One morning many years ago I came across a Zen saying in a book (I believe it was by Alan Watts) that went something like this: “As soon as you posses something, you lose it.” It stayed in my mind all day. I worked in the reservations department of a hotel at the time, and although we used computers, there was still much we had to write out by hand. I had purchased a rather expensive Mont Blanc pen that produced nice, thick lines just the way I like, and I really coveted this pen. I misplaced the pen later the very same day and never saw it again.

Of course, this saying was not meant to be taken literally, and losing the pen was just an unfortunate coincidence. The saying is telling us that possession is an artificial concept, something that exists only as a thought construction, and one cannot truly posses anything.

Non-attachment is one of the core teachings of Buddhism: not clinging to material possessions, not seizing on the idea of “me” or “mine.” The Buddha taught that attachment is a dead-end and a principle cause of suffering. The bhikkhus (“sharesmen”), the Buddha’s ascetic followers, kept only the minimal material requisites, eight in total: three robes, a begging bowl, a water-strainer, a razor, needle and thread, and medicine. At the same time, the Buddha did not disparage his lay followers for owning things, but he did advise them not to form unwholesome attachments to what they held.

Possession in the ultimate sense implies domination and control, and since everything is subject to change, it is not possible to exert control over anything indefinitely. Ownership is always a temporary condition. Furthermore, while we may have possessions that provide us with comfort, care, aesthetic beauty and so on, if our happiness is based upon ownership of these things, what happens should we literally lose them as I did the pen? Do we lose our happiness as well? If so, that sort of happiness has a weak foundation.

Wherever conflicts arise amongst living beings, the sense of possession is the root cause.”


One has no need to guard what is given, but what is in one’s house must always be guarded. What is given is for the extinguishing of desire, while what is at home increases desire. What is given does not rouse greed or fear, not so for what is guarded. One assists the path of awakening, the other the path of corruption. One is lasting, the other transient.”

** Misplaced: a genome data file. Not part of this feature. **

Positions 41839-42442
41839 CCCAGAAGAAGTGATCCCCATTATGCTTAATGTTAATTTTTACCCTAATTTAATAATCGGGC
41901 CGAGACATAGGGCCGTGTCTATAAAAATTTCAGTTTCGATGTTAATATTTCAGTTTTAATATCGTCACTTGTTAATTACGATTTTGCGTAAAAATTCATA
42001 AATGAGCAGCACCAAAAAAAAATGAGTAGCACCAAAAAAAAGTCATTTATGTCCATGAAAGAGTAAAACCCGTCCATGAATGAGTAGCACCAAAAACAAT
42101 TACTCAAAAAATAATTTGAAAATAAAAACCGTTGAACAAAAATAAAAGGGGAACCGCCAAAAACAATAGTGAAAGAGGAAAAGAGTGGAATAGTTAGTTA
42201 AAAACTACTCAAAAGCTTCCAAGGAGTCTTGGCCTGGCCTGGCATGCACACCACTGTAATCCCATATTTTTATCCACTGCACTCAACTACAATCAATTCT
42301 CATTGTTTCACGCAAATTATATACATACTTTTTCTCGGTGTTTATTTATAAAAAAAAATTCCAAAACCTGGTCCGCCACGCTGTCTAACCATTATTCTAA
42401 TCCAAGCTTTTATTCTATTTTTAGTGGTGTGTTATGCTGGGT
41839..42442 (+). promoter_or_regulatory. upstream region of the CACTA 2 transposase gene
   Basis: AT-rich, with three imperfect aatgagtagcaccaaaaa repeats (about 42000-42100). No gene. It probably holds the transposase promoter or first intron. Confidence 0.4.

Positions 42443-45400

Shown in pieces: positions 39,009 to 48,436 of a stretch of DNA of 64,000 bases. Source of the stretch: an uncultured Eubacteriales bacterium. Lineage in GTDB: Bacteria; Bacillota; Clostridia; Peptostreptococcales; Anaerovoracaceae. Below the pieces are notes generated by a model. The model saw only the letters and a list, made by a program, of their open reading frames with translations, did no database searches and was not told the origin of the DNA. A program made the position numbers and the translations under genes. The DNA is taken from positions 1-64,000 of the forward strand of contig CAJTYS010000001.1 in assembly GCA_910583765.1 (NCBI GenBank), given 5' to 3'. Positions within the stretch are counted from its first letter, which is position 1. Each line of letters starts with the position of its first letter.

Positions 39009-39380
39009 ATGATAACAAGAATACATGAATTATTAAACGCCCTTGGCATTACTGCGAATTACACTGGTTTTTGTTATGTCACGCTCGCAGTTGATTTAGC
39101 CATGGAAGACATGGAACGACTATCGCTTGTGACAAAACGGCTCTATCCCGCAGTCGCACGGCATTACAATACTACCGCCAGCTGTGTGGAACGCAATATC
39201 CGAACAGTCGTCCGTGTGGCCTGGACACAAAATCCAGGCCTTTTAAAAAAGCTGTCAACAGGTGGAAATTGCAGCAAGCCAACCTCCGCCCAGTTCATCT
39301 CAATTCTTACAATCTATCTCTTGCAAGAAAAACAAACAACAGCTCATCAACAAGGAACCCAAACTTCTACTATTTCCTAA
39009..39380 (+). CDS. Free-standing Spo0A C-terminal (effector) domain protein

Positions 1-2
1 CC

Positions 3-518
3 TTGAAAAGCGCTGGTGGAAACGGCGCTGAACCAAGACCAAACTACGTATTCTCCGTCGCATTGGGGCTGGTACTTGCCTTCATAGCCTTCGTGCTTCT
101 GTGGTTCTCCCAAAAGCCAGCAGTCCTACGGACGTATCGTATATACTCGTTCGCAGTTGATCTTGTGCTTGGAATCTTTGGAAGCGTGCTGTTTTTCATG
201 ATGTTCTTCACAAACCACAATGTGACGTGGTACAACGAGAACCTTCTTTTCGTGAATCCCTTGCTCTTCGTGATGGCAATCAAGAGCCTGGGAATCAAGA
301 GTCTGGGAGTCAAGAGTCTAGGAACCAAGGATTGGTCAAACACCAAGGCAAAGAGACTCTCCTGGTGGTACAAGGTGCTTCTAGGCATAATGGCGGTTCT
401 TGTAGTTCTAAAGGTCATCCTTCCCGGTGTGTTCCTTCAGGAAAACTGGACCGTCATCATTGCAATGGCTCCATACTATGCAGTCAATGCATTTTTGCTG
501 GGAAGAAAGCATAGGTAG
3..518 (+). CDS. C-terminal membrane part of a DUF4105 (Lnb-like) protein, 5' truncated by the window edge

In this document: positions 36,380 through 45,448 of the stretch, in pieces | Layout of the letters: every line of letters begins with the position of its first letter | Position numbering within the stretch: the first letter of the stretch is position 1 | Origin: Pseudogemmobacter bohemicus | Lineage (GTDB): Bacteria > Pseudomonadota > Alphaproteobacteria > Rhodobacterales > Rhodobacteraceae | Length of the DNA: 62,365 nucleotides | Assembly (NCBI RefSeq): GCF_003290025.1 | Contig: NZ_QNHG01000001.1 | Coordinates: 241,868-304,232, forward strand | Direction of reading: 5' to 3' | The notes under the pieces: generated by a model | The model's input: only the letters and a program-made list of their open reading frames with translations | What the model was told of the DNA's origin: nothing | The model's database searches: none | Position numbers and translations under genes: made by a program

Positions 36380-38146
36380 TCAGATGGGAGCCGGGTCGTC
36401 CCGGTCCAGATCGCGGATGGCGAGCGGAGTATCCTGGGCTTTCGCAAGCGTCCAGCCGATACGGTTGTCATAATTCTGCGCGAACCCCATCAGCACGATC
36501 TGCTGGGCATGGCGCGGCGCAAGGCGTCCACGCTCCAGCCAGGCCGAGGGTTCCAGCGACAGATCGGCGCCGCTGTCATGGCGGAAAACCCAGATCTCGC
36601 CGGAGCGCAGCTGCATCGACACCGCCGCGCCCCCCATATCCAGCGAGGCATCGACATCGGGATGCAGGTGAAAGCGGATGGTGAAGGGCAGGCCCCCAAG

Giving is the wisdom of the bodhisattva.”

Ratnamegha Sutra


3 thoughts on “Possession

  1. Good question. “What is in one’s house” refers to our possessions, the things we keep, our “stuff” that must be guarded lest someone steal it from us or we misplace it. There are other things that we regard as our possessions as well. Time for instance, which we often feel we must guard so that no one wastes our “precious time.” What we give, whether it be material things, compassion, time or whatever, doesn’t need to be guarded because we have relinquished possession of it. It’s no longer ours to control or protect, and it really wasn’t “ours” in any permanent sense to begin with. Whenever we give, especially when we give out of a pure sense of selflessness, it helps cool the fire of desire that is the root of attachment, whether it was our intention to do that or not. In most cases, keeping stuff “in our home” does not help cool the fire but only fans the flames, for often we not only have to protect our stuff, but sometimes, as George Carlin noted, “you gotta move, gotta get a bigger house. Why? No room for your stuff anymore.” And so it goes, on and on.

    We need to take this figuratively, of course. It doesn’t mean that it is bad to have things. A bhikkhu can cling to his begging bowl just as easily as a layman can cling to the expensive car parked in his garage. But we should understand that our possession are not really ours, and that they don’t define us and cannot determine our ultimate happiness. That’s why when we give, and when we receive, it has more meaning than when we “go out and get…more stuff!”

  2. Great post, David!

    I used to consider myself a “minimalist,” and I have VERY few possessions now, although I don’t follow minimalist philosophy for its own sake anymore.

    At the height of my identifying with “minimalism,” I wrote a blog post, saying that my sailboat was my soul. Two years after I wrote that, I eagerly parted with that very boat, to start a new life across the country. It wasn’t the boat I loved–it was freedom, community, sailing, and the sea in general.

    We often confuse our attachment to possessions with what we truly value.

    1. Thanks, Bethany. You make a good point. Our possessions are really just a means to an end. Living in this consumer society, it’s a wonder we are not more confused than we are.

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